As a woman in the traditionally male-dominated industry, how do you work to bridge the gender gap?

For those most part, majority of men like to see women getting involved in the industry, but there are a few still stuck in their ways/beliefs. I knew this going into the industry, so I worked harder than most men. I made sure that I educated myself extensively so that I had answers to questions. I practiced and tuned my skill set so that my shooting spoke for itself. I also never bit my tongue when I felt I was being treated poorly.

I think people set the tone for how they want to be treated, and what they allow will happen. I don’t want to be treated like anything less than an equal.

Have you experienced any bias on the range? If so, what advice would you give to other women in regards to handling gender bias and/or pushing through the stigma?

Unfortunately, yes. When I go to ranges, the RSO dumbs down their safety speech and watches over me closely. If I’m at a shooting event, most assume I don’t know how to operate the firearms. I know some men are trying to be helpful or they’re taking precautions, so I don’t get too upset. I usually just remain quiet and wait for their expressions when I show them that I know how to shoot well.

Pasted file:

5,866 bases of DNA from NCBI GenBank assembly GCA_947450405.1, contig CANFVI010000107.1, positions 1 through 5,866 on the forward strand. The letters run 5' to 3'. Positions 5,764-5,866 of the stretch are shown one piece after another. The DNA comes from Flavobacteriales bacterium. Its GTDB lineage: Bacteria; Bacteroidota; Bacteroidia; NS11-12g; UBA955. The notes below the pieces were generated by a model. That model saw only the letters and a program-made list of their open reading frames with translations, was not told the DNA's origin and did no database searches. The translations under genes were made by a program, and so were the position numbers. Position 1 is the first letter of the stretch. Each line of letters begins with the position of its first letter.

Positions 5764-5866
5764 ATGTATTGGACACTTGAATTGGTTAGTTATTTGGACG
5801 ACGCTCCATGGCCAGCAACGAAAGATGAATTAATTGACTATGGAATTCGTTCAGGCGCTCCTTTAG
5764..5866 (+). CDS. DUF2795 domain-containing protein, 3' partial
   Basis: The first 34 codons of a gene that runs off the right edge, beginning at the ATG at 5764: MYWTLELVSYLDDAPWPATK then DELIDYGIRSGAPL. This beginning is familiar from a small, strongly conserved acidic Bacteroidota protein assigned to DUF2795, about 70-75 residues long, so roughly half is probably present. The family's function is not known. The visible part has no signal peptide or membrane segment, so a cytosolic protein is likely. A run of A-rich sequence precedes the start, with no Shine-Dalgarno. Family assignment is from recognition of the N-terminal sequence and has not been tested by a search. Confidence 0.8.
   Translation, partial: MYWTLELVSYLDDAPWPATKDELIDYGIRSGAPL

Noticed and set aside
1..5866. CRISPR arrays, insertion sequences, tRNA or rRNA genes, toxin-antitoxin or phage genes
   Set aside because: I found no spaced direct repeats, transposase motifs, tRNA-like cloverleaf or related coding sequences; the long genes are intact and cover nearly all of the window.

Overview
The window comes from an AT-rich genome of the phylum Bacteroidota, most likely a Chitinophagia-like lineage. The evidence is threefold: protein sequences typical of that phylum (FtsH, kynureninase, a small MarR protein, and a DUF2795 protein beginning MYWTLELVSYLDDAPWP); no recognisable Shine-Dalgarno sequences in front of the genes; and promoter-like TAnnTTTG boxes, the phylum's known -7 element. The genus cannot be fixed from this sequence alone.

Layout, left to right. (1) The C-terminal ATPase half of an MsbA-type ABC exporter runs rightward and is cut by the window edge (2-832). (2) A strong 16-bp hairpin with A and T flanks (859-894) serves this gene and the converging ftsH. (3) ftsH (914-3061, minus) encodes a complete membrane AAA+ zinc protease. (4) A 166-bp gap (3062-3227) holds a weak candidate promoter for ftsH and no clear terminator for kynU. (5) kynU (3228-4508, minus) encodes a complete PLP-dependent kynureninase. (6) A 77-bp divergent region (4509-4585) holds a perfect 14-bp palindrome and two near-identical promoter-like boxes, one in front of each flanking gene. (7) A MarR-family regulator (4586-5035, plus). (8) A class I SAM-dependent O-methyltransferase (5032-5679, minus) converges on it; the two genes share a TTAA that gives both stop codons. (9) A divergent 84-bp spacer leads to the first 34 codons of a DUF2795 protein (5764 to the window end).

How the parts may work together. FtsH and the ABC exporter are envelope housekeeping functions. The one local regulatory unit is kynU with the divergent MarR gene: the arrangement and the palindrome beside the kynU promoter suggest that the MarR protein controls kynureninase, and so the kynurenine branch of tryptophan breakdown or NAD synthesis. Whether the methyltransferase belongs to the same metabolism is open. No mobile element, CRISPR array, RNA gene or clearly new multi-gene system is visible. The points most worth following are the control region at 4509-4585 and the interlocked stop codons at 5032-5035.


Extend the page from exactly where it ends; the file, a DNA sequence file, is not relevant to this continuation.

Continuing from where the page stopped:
As for pushing through, let it fuel your ambitions. Anytime I was criticized or not taken seriously, it just made me want to learn more and develop better skills. I think that’s why I became NRA certified in so many disciplines. Most of them I rarely use, but it gives me the credibility that so many others want to doubt me for.

What do you think is the biggest misconception about women and firearms?

That if you make it pink, it’s suited for a female. The problem with the industry is that there aren’t a lot of women engineering firearms, accessories, etc. Men are scrambling to know what women want, because it’s an untapped market, but none of them are really taking the time to find out what we really need.

Last but not least, what is in your range bag?

Besides the obvious, Uplula Speed Loader, Elevex shooting glasses (the cheap, thin, flexible kind…Seriously so comfortable and not extremely hideous), hair tie, and water bottle. I have yet to find ear pro that I love…Hence why I have an entire range bag dedicated to all the ear protection I own.


If you’re in the Colorado Spring area and are looking for training, I definitely suggest that you reach out to Ava. You can also check her outline on InstagramFacebook, and YouTube